Author: C.S. Lewis
First Published: 1940
No. of Pages: 104
Synopsis (from B&N): "Why must we suffer? 'If God is good and all-powerful, why does he allow his creatures to suffer pain?' And what of the suffering of animals, who neither deserve pain nor can be improved by it? The greatest Christian thinker of our time sets out to disentangle this knotty issue. With his signature wealth of compassion and insight, C. S. Lewis offers answers to these crucial questions and shares his hope and wisdom to help heal a world hungering for a true understanding of human nature."
Fiction or Nonfiction: Nonfiction
Comments and Critique: This book was so wonderful and so thought-provoking that I wanted to reread it immediately after I finished, and I would have if I didn't have so many other books waiting. But I guarantee that I'll be scanning it, if not reading in its entirety, again very soon. There were a number of points that I want to write down somewhere -- I'd go into it here but 1) it's really better suited outside of a review, and 2) I know that I couldn't do it justice. It's enough to say that this book has given me an entirely new view on human pain and why God "let's bad things happen." My only caveat to potential readers is that this is not an easy book -- it's incredibly intellectual and parts can be difficult to understand. I consider myself relatively intelligent, but I'm not ashamed to admit that some parts went way over my head. But even that can't detract from the overall greatness of this book. Highly, highly encouraged.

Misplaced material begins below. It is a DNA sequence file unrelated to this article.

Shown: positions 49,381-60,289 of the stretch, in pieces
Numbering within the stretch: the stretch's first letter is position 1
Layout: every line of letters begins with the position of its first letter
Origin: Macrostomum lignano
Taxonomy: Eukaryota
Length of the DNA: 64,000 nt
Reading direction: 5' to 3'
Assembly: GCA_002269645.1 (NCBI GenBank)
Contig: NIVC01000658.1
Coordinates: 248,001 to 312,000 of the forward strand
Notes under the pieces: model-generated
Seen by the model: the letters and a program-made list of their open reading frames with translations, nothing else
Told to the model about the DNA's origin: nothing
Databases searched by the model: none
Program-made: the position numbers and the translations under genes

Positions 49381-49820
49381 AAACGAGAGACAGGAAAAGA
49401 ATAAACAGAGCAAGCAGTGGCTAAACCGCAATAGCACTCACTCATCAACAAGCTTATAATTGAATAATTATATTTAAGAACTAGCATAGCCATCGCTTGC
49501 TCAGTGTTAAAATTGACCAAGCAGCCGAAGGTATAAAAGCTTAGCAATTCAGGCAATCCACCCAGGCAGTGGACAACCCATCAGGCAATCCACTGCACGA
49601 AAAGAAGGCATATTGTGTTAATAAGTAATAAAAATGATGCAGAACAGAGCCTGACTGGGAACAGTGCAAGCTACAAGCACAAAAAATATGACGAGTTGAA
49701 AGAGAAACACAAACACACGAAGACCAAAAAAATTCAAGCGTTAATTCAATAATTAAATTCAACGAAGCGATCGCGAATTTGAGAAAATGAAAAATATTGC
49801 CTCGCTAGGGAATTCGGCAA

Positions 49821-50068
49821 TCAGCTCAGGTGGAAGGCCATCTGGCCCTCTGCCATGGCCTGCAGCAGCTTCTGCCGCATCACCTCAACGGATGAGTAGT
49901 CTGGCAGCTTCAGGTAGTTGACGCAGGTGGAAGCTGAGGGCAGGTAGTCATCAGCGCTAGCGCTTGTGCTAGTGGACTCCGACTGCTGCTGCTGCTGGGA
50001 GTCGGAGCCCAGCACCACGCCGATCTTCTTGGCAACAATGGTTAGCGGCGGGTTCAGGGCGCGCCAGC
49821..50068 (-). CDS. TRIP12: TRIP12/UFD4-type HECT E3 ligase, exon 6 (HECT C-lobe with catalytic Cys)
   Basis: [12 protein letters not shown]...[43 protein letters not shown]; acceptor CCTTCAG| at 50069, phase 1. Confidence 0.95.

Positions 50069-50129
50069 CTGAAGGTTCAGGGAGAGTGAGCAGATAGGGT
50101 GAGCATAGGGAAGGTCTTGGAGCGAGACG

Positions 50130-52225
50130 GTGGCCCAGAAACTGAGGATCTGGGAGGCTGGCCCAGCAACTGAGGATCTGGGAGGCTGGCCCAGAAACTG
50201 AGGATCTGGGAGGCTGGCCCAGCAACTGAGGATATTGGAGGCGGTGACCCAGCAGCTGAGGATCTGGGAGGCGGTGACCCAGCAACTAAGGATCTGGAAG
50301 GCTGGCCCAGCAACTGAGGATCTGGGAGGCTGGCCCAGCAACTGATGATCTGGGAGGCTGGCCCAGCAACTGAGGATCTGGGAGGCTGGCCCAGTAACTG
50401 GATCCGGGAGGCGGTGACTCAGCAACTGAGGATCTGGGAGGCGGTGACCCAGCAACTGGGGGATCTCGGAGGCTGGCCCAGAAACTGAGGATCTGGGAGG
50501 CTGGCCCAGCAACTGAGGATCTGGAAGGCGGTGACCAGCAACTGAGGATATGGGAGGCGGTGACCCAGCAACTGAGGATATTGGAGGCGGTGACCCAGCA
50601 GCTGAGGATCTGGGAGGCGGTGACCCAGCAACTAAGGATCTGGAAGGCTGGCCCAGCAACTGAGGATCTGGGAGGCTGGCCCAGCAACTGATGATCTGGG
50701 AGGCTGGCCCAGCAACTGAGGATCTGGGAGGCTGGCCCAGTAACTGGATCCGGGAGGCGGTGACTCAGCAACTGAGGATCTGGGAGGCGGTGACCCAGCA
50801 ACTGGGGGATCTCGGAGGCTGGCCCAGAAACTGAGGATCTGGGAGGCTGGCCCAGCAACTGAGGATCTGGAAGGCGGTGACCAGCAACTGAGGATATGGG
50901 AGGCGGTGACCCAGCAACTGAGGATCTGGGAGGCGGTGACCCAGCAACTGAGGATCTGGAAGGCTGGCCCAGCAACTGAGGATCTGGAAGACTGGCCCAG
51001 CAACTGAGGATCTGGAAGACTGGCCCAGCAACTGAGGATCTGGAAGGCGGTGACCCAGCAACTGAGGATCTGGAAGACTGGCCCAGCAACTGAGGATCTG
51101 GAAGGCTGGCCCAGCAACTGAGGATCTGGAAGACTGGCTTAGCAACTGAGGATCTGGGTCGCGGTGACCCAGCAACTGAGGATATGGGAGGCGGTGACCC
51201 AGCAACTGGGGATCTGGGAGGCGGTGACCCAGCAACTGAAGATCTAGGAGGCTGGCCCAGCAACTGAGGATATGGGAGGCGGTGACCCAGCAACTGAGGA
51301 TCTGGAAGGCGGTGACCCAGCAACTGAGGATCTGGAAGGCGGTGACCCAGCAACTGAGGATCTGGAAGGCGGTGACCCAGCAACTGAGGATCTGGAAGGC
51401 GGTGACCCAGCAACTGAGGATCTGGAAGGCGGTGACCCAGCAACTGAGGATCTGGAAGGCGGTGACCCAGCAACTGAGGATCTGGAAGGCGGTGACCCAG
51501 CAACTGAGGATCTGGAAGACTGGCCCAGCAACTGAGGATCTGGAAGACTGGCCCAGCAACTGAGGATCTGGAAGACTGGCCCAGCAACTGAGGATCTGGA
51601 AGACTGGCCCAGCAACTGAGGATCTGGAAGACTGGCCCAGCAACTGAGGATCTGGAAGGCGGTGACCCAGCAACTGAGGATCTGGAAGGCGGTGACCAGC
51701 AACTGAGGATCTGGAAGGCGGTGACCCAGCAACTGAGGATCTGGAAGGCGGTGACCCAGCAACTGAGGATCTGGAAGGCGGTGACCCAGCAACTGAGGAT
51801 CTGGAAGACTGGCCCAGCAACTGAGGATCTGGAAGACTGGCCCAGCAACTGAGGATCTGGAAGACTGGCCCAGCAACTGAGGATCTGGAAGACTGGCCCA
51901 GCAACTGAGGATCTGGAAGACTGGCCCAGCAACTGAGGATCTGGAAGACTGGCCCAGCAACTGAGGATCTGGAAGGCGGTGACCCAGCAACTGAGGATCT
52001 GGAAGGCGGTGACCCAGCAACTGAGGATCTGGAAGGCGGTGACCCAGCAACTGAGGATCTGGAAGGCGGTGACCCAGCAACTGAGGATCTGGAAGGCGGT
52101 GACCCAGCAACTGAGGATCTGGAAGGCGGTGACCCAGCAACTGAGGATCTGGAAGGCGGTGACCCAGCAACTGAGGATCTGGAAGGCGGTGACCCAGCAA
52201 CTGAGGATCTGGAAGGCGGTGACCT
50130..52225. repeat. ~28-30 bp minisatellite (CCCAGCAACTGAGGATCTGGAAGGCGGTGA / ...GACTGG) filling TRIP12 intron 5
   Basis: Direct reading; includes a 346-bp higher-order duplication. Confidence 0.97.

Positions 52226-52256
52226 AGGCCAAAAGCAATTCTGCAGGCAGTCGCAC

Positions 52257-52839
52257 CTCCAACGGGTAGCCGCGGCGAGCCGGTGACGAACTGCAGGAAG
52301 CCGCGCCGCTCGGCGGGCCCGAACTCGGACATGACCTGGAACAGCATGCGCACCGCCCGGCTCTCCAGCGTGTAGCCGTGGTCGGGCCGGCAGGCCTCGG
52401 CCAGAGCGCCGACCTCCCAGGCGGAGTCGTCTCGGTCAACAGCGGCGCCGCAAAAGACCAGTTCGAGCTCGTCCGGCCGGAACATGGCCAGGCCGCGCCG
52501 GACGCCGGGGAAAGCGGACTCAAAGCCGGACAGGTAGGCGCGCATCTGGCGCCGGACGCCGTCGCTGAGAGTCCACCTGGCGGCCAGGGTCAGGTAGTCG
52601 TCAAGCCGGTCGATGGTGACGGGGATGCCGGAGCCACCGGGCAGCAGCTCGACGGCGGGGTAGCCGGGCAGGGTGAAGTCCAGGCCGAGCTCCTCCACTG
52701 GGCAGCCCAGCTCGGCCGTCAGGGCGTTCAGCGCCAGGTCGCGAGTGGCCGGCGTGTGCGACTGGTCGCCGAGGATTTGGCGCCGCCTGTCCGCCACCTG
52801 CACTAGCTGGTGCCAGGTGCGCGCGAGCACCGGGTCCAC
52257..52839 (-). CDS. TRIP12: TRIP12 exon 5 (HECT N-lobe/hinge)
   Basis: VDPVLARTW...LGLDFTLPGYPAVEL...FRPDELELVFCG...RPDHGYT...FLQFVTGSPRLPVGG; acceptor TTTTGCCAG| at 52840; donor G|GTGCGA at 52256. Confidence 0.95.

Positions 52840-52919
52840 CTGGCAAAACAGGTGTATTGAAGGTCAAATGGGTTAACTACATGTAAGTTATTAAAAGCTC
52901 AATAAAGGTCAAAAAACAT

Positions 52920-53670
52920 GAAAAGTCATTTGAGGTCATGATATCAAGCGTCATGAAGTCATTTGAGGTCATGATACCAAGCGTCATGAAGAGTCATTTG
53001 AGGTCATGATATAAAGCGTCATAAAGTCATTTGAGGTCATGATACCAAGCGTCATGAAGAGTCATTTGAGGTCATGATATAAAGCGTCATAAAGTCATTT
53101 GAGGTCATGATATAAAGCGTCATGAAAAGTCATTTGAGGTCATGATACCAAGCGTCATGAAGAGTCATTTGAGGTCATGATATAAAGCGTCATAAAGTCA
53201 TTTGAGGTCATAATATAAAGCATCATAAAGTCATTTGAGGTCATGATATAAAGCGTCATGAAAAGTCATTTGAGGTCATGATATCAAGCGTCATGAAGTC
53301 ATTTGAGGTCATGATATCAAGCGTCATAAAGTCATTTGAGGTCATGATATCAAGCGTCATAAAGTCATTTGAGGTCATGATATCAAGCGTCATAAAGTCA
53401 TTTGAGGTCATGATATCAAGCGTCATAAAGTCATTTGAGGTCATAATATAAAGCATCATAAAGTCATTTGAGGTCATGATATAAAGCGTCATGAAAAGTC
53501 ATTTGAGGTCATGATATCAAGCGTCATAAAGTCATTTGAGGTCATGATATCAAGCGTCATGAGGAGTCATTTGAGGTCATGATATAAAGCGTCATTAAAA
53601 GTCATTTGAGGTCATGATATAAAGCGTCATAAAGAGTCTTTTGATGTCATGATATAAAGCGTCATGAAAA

Challenges: 999 ("C.S. Lewis"); Spring Reading Thing